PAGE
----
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Severe Storms
> introduction
  dangers of t-storms
  types of t-storms
  tstorm components

User Interface
> text

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[Image: severe weather home page image (95K)]
Graphic developed by: Dan Bramer

The Severe Storms Module is a combination of two elements. The first is the NOAA Severe Storms Spotters Guide. The second is a section recently added to discuss the efforts and results of modeling severe storms. The Severe Storms Spotters Guide contains supplemental instructional resources and a program designed to familiarize meteorologists and advanced severe storm spotters with the basic "building blocks" of convective storm structure. The focus of the training series is the development of a thunderstorm "spectrum" and a discussion of the physical characteristics and severe weather potential of the various storm types in the spectrum.

Last Update:05/15/99
Dangers of Thunderstorms
Includes: lightning, floods, hail, winds and tornadoes.

Types of Thunderstorms
Single cells, multicell clusters, multicell lines (squall lines) and supercells.

Components of Thunderstorms
Updrafts and downdrafts, outflow phenomena, wall clouds and the effects of wind shear on thunderstorm development.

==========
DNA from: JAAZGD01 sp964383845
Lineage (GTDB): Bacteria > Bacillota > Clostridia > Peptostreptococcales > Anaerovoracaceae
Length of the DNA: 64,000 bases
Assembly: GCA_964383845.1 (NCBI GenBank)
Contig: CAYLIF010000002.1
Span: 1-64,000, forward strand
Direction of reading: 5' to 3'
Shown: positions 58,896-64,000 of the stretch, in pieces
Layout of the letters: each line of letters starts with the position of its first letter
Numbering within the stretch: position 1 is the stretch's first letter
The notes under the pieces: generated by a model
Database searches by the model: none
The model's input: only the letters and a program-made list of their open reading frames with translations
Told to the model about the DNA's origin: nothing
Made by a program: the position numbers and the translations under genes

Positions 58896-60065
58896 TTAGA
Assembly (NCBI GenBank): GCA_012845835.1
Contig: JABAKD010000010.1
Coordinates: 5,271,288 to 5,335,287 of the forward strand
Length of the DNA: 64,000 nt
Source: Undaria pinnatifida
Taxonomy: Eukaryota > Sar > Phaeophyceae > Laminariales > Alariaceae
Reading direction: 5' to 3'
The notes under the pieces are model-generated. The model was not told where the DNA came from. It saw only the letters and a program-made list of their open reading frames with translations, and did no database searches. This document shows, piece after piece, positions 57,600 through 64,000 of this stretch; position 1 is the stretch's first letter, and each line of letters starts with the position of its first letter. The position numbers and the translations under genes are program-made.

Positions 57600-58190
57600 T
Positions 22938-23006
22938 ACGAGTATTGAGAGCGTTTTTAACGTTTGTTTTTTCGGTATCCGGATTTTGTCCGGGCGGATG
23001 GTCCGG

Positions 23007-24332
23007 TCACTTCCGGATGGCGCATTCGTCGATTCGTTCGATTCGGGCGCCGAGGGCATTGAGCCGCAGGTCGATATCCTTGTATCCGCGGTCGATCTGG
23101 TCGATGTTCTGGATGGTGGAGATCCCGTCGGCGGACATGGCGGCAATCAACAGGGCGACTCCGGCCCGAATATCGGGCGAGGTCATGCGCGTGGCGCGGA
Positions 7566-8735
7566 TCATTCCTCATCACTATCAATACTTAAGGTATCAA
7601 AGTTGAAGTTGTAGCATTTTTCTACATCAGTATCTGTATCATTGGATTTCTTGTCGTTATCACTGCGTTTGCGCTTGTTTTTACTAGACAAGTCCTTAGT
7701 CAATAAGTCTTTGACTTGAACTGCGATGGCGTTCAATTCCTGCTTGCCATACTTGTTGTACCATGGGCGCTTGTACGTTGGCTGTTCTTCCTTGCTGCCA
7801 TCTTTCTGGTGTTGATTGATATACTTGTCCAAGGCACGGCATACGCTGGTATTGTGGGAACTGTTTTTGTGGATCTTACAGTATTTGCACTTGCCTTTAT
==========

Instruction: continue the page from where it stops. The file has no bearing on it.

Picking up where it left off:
Tornadoes, cyclic storms and low-level flow fields associated with tornadic thunderstorms.

Supercells, squall lines, and other phenomena recreated inside computers for the benefit of forecasting and understanding.

Those who contributed to the development of this module.

The critical role of atmospheric dynamics and thermodynamics in determination of storm type is stressed. We will take a close look at the storms themselves; from the small, summer storms capable of producing dangerous "microbursts" to the large "supercell" storms which spawn destructive tornadoes.

The navigation menu (left) for this module is called "Severe Storms" and the menu items are arranged in a recommended sequence, beginning with this introduction. In addition, this entire web server is accessible in both "graphics" and "text"-based modes, a feature controlled from the blue "User Interface" menu (located beneath the black navigation menus). More information about the user interface options, the navigation system, or WW2010 in general is accessible from About This Server.

Upper Air Features
Terms for using data resources. CD-ROM available.
Credits and Acknowledgments for WW2010.
Department of Atmospheric Sciences (DAS) at
the University of Illinois at Urbana-Champaign.

Dangers of T-storms